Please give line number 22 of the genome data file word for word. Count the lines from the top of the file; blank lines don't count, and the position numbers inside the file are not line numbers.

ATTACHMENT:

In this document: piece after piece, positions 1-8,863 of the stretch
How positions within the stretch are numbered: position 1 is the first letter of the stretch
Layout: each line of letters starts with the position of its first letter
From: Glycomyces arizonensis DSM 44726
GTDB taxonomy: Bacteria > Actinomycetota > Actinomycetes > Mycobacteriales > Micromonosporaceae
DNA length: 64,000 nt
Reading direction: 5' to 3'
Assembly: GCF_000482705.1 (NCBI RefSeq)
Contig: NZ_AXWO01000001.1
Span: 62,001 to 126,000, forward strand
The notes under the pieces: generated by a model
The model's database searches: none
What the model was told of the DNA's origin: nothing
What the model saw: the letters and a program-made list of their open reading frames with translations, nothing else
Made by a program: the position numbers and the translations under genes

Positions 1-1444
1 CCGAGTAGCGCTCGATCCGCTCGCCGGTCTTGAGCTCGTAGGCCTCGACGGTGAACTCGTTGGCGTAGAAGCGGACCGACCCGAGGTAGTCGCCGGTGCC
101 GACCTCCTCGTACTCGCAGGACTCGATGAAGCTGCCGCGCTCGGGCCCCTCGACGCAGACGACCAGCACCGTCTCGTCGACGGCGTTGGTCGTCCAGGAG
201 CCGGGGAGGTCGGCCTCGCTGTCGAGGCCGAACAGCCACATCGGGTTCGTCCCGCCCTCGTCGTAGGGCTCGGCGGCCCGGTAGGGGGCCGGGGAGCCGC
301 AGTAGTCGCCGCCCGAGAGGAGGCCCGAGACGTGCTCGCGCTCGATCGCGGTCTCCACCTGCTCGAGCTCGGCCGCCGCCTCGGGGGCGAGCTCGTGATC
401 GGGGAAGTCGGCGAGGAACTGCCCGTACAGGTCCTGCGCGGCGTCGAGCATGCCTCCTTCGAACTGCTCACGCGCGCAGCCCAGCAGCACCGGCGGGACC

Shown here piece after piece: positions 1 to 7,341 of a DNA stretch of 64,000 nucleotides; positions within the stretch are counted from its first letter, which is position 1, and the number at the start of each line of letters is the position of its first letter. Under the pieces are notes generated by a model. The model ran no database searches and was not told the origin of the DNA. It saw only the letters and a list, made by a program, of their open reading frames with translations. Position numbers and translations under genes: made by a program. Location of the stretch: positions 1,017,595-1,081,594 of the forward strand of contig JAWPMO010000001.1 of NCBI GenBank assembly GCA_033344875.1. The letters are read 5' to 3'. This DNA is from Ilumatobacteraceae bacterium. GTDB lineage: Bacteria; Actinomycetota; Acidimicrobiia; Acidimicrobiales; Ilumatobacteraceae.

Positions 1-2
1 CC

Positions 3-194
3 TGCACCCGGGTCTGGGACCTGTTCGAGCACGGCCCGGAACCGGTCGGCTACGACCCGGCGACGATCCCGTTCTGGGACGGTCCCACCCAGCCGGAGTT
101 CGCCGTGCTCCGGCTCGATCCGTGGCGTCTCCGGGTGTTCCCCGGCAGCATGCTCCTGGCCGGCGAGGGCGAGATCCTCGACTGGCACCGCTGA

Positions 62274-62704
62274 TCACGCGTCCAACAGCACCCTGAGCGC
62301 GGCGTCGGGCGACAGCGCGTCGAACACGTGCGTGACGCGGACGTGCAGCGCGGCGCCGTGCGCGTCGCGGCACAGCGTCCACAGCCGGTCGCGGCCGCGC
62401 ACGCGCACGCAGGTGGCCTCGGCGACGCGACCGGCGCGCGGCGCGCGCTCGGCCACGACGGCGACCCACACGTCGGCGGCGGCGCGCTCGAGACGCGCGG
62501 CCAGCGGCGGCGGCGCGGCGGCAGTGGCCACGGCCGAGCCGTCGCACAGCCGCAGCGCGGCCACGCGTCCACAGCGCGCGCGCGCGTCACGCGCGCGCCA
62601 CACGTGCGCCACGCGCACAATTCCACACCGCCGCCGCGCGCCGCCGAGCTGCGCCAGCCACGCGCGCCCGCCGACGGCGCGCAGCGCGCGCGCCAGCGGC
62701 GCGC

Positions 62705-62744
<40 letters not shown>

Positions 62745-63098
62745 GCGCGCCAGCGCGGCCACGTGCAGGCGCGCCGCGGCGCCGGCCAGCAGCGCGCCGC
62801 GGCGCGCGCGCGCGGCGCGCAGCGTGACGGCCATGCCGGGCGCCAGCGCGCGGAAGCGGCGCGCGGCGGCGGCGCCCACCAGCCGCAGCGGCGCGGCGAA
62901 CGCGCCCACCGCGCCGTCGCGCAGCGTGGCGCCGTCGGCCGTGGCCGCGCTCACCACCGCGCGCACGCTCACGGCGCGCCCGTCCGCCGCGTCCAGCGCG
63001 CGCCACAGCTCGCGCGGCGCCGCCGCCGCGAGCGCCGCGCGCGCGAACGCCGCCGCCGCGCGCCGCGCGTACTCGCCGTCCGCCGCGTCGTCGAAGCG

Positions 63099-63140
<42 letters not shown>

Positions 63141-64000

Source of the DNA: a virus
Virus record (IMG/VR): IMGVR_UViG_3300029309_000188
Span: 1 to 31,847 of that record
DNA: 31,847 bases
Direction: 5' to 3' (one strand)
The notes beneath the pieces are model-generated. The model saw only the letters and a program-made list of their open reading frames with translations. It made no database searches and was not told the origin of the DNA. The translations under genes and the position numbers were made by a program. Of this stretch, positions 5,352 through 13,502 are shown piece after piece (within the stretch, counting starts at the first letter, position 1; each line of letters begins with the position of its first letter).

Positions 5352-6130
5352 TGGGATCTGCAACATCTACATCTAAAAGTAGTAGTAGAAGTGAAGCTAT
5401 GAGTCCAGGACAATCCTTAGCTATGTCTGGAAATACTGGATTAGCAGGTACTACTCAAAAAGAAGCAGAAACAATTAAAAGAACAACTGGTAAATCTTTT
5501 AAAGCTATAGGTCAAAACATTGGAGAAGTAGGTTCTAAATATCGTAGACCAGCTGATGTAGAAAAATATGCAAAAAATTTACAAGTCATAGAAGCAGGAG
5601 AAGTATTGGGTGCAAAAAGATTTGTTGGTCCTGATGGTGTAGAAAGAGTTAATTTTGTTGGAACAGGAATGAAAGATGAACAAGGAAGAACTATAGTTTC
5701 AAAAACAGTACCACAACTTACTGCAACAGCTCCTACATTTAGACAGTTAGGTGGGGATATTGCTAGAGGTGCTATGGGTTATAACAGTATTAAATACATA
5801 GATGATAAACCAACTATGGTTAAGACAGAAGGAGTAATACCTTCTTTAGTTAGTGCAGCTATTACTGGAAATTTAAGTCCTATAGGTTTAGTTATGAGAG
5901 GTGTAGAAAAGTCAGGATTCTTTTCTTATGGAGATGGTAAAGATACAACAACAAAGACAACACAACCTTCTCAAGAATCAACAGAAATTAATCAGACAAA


Shown here piece after piece: positions 1 to 7,341 of a DNA stretch of 64,000 nucleotides; positions within the stretch are counted from its first letter, which is position 1, and the number at the start of each line of letters is the position of its first letter. Under the pieces are notes generated by a model. The model ran no database searches and was not told the origin of the DNA. It saw only the letters and a list, made by a program, of their open reading frames with translations. Position numbers and translations under genes: made by a program. Location of the stretch: positions 1,017,595-1,081,594 of the forward strand of contig JAWPMO010000001.1 of NCBI GenBank assembly GCA_033344875.1. The letters are read 5' to 3'. This DNA is from Ilumatobacteraceae bacterium. GTDB lineage: Bacteria; Actinomycetota; Acidimicrobiia; Acidimicrobiales; Ilumatobacteraceae.